Ever since Samuel L. Jackson cropped up in an eye patch in Iron Man’s post-credits, Marvel films have had their eye firmly planted on the future. Setting up incoming installments has been a precarious process, resulting in such face-palmingly clunky sequences as the infamous “Thor in a Bath Tub” scene and the entirety of Iron Man 2. When not preoccupied with teasing the oncoming comic strata or hogtying in easter eggs for uber-nerds to dissect and debate, Marvel has admittedly done fine work developing their roster of heroes, taking careful stock in ensuring that its non-comic reading audience has at the bare minimum a working sense of what drives these supers to strap into spandex and save the world. With Captain America: Civil War, a direct sequel to the events of Captain America: Winter Solider that employs nearly the entirety of The Avengers, those characters turn to the rear view to take stock of what has been lost along the way. Read More
Marvel has enjoyed an uncharted rise in popularity since setting things off with Iron Man in 2008. Seven years and 12 films later and their success has changed the landscape of film franchises. World building is now a common phrase around Hollywood boardrooms with more and more properties attempting to hop on the bandwagon that propelled The Avengers to becoming the third (now fourth to Jurassic World) highest grossing film of all time. But as other studios are rushing to assemble their superteams, Marvel is set to break theirs down with Captain America: Civil War. Read More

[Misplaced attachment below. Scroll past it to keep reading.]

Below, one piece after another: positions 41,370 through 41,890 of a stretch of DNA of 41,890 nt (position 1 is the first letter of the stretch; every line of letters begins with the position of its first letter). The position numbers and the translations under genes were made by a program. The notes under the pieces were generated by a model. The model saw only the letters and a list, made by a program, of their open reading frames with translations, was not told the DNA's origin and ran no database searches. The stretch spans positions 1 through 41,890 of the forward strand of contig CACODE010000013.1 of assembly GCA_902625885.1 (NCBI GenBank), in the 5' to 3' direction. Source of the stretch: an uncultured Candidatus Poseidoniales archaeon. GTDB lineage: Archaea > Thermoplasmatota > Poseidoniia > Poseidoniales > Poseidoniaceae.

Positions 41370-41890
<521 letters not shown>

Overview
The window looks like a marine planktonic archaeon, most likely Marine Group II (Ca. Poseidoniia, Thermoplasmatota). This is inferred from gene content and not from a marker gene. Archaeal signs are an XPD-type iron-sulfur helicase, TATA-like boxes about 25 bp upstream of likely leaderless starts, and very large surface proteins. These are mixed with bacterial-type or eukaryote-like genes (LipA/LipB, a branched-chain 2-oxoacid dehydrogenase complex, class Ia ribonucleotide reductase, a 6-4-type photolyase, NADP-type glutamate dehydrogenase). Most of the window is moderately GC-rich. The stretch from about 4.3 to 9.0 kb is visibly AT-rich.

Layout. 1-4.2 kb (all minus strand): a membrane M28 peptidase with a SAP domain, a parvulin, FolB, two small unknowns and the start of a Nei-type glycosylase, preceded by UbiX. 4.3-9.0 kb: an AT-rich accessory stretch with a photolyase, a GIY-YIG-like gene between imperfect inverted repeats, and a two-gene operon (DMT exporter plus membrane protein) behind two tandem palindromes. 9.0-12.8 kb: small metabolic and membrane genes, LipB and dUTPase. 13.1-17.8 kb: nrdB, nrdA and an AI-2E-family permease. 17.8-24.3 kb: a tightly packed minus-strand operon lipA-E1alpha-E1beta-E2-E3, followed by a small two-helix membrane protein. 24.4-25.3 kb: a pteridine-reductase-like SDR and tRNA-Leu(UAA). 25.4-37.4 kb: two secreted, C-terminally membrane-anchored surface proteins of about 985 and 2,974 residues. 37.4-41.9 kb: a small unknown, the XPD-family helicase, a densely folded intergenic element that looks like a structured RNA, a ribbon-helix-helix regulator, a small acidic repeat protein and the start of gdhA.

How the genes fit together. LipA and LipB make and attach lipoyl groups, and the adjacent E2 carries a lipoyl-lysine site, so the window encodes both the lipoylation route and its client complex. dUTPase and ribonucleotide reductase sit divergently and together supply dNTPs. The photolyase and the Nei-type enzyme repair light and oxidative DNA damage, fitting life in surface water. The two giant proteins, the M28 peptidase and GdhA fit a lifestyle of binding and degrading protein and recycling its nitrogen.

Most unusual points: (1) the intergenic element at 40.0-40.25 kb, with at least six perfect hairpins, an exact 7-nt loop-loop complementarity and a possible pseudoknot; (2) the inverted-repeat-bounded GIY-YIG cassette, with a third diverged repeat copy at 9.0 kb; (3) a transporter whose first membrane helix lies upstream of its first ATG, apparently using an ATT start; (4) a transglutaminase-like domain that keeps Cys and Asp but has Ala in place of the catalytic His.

In the past, I’ve been something of a bitch when it comes to animated movies. The Pixar classics are notorious for beating down my manliness and summoning up the tears – Up, Toy Story 3, even f*cking Ratatouille all got me going. Something about the to-the-bone earnest family connection gets this child of divorce waterworking. It’s clockwork. Minute 82 and I’m Niagara. The last animated movie to move me: How to Train Your Dragon 2. The Mom stuff. The Dad stuff! Whew. Color me teary.
In Big Hero 6, the tragic beats are there – dead parents (c’mon, it’s not a Disney movie without dead rentals), another family member who bites the dust in a ghastly explosion and, yup, a close friend and confidante who also eats the proverbial bullet. The kids in my audience gulped palpably and cried out in waves of concern.